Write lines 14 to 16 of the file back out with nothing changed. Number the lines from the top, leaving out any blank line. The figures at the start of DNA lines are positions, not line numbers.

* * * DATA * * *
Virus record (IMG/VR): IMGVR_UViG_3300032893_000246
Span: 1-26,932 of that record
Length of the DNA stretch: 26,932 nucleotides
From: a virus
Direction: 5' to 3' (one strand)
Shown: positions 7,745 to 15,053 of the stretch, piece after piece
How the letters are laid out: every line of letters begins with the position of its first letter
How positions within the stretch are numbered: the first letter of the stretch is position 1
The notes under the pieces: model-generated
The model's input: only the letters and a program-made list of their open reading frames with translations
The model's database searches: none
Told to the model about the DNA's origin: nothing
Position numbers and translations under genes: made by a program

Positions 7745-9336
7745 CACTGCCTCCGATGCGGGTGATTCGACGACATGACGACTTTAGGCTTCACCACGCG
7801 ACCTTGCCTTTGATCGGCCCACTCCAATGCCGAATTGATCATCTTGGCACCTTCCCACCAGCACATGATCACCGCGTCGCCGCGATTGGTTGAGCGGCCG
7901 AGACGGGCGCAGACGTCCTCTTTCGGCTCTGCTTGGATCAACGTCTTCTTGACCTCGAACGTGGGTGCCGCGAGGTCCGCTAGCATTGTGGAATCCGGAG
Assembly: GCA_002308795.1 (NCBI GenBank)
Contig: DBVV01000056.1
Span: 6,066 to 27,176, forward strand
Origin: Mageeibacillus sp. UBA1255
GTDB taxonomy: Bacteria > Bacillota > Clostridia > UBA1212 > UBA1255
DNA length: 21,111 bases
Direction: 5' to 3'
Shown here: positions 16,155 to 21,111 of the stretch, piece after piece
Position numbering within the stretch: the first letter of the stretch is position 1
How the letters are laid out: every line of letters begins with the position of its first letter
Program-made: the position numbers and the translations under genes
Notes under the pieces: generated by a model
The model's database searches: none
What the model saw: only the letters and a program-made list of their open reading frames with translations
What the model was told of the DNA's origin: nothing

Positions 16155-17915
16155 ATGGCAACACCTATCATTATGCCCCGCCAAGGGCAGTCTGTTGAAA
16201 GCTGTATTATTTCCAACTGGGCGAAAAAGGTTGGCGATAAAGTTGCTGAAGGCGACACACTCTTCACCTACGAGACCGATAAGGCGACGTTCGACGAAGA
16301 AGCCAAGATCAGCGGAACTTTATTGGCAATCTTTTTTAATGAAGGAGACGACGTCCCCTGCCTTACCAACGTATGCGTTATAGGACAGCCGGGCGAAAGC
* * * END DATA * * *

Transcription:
Positions 7745-9336
7745 CACTGCCTCCGATGCGGGTGATTCGACGACATGACGACTTTAGGCTTCACCACGCG
7801 ACCTTGCCTTTGATCGGCCCACTCCAATGCCGAATTGATCATCTTGGCACCTTCCCACCAGCACATGATCACCGCGTCGCCGCGATTGGTTGAGCGGCCG